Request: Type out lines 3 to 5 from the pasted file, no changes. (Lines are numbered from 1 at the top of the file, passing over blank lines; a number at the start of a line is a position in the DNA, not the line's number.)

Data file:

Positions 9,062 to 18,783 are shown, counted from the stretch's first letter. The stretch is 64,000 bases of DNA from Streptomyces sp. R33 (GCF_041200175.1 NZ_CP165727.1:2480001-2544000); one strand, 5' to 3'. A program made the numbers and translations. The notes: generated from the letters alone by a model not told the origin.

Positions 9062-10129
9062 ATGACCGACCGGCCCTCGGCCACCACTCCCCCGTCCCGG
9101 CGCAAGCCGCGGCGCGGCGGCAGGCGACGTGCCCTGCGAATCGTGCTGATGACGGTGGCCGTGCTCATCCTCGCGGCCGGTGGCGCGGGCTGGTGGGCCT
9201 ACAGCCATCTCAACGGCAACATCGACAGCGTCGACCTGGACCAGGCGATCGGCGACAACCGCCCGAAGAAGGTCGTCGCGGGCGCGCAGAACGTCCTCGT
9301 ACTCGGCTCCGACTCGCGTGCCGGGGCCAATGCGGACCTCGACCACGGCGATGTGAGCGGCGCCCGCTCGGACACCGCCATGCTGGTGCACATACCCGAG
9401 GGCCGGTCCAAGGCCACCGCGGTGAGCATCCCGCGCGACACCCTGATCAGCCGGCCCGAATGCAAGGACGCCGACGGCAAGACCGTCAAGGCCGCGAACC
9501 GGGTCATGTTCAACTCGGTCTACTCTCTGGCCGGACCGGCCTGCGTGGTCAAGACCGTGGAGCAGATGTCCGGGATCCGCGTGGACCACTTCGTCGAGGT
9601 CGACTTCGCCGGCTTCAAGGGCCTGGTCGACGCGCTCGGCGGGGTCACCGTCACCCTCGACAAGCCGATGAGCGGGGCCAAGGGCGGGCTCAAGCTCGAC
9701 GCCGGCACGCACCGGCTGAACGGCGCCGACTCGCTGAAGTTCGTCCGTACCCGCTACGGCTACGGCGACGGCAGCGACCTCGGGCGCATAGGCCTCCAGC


9062 ATGACCGACCGGCCCTCGGCCACCACTCCCCCGTCCCGG
9101 CGCAAGCCGCGGCGCGGCGGCAGGCGACGTGCCCTGCGAATCGTGCTGATGACGGTGGCCGTGCTCATCCTCGCGGCCGGTGGCGCGGGCTGGTGGGCCT
9201 ACAGCCATCTCAACGGCAACATCGACAGCGTCGACCTGGACCAGGCGATCGGCGACAACCGCCCGAAGAAGGTCGTCGCGGGCGCGCAGAACGTCCTCGT